The failure of the government’s attempts to restrain unofficial strikes after union opposition to legal sanctions marked a turning point in his thinking: he characterized it later as the realization that “wages were not just a matter of economic policy — they were also about power and the workers’ relationship to power.” He wrote that it was in this period “that my own radicalization took shape, and I began, while still an active Minister, to formulate policies which were more explicitly democratic and socialist.”
While Labour was in opposition during 1970-74, Benn began a reassessment of the party’s corporatist policies, having experienced first-hand the influence of multinational corporations, international finance, and US policy on British economy and politics. His analysis of the failure of consensus politics and its connection to the changes technology was making in society enabled him to articulate the concerns of an embryonic new left within the party seeking to answer the problems of the decline of the British economy and the failures of the Labour government. In their seminal history of this movement, Leo Panitch and Colin Leys explain that Benn was to become the new left’s preeminent spokesperson because of “his remarkably early perception of the political forces that would eventuate in Thatcherism, his understanding of the limits of parliamentary socialism as practised by the Labour Party, and his articulation of an alternative conception of socialist practice.”
He was inspired by the resistance of Upper Clyde Shipbuilders workers to the threatened closure of the yards in 1971, and in turn supported their campaign and occupation. He told parliament: “Over the years I have seen the labour force on Clyde about-turn from a defeated, demoralised and divided group engaged in demarcation disputes and unofficial strikes into a determined and responsible body of men welded into unity, into defending the public assets which have been made available to them by this House. … The men have rediscovered by what they have done their self-respect which they never had under private management in the past.”
According to Panitch and Leys, “Benn’s immediate support not only upset the parliamentary leadership (‘Wilson nearly murdered me’ he said later) but also the TUC hierarchy (‘Feather was furious, absolutely wild with anger that I was talking to shop stewards when he was trying to get the whole thing stopped. It made you wonder…’) But his contacts with the stewards had already been extensive by virtue of his responsibility for shipbuilding in the Labour government, and soon after UCS was put into receivership he had led a march of 30,000 through the streets of Glasgow.”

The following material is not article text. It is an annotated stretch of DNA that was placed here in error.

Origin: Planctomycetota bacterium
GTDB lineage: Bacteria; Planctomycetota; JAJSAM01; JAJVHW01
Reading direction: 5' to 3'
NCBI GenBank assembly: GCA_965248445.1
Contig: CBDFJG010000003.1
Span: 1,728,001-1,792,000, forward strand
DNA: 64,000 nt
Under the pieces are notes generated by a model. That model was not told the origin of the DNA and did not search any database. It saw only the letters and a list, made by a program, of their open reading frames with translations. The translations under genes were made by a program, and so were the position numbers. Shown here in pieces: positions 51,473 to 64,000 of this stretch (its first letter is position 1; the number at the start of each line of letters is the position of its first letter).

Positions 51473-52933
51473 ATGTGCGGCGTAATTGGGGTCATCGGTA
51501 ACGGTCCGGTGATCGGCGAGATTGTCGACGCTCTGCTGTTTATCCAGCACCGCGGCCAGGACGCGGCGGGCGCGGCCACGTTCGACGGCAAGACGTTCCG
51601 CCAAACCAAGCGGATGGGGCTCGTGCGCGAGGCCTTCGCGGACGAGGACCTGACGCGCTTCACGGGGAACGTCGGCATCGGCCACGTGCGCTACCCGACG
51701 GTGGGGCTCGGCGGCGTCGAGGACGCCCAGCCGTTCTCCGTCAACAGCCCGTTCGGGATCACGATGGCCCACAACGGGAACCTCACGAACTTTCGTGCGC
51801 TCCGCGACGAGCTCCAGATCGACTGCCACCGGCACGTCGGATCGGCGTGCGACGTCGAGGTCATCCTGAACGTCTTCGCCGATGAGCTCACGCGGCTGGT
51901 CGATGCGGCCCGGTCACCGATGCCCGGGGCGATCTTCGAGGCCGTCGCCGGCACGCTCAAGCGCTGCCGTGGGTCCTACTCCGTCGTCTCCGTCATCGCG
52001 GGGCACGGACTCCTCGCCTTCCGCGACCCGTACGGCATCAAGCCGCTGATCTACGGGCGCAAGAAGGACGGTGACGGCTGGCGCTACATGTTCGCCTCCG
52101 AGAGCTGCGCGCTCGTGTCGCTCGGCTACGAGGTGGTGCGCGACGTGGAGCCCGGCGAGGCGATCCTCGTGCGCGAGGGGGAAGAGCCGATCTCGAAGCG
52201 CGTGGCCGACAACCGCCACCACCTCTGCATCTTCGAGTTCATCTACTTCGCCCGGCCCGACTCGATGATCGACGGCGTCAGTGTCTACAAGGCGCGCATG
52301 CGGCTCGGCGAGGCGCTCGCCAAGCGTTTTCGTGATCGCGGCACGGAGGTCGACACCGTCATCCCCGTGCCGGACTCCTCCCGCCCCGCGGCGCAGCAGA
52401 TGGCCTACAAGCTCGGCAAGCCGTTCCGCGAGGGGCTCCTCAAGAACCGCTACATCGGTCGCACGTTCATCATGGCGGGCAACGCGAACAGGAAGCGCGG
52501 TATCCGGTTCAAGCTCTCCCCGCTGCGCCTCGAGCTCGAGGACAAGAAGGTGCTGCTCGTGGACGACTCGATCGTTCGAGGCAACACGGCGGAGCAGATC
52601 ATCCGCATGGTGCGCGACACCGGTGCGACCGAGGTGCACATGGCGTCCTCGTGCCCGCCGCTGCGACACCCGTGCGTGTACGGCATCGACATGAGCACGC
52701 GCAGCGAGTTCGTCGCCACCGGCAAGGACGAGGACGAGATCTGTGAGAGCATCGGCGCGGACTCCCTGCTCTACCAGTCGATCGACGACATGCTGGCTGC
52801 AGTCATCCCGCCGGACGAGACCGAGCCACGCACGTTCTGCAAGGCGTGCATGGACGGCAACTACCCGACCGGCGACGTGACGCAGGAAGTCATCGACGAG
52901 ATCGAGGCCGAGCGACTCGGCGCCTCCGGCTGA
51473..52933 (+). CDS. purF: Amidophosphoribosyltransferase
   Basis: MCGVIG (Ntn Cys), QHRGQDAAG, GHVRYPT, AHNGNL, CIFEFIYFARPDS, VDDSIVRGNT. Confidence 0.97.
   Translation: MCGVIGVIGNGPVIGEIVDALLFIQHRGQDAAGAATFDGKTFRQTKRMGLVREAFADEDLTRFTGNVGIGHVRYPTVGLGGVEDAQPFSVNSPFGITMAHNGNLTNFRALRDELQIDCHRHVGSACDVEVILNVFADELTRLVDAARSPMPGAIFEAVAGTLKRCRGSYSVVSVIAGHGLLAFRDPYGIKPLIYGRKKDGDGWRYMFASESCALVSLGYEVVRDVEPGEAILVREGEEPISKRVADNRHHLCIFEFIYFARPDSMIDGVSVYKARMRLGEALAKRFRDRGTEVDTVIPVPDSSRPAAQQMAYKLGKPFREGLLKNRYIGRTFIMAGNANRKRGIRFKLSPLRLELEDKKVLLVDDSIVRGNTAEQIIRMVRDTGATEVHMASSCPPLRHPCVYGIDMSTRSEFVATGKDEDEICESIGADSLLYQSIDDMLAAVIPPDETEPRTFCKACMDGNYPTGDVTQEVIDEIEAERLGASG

Crucially he took up the new left critique of the narrow statism of Labour’s nationalization tradition through his association with Ken Coates and the Institute for Workers’ Control, which connected him with workers’ initiatives to defend jobs at GEC in Liverpool and at UCS. This marked a fusion of Benn’s political development with the militancy of the most advanced elements of the shop stewards’ movement, and he became a determined advocate for industrial democracy.
Benn embraced the radical proposals for an interventionist economic strategy originating from the party’s policy and research department which became incorporated in the 1973 party manifesto. The manifesto proposed to re-industrialize Britain through import controls, planning agreements between the state and leading companies to govern investment, and a national enterprise board (NEB) that would act as a state holding company and a means of public investment in profitable industries.
Explaining his support Benn famously called for “a fundamental and irreversible shift of the balance of power and wealth in favour of working people and their families.” Although in fact moderate in scope, it encountered strong opposition from British business; the details of the proposals were not as important to it as the reflex of the ruling elite to defend “managerial prerogatives.” Short-term profitability and suppression of unions took precedence over a long-term plan that attempted to address the structural weaknesses of the British economy — even though it was based on European state models.
Resolutions adopted by the party conference and what the parliamentary leadership would support diverged sharply. The Left aimed for a mass campaign to mobilize public approval for the policy, while the leadership wanted to first water it down and then to ignore it. The internal battle was thus twofold — one over the National Executive Committee’s (NEC’s) economic plans and another over the implementation of decisions democratically arrived at by conference. Wilson immediately disavowed the proposal for the nationalization of twenty-five major companies, although even when this was dropped the manifesto was more radical than the Right could stomach.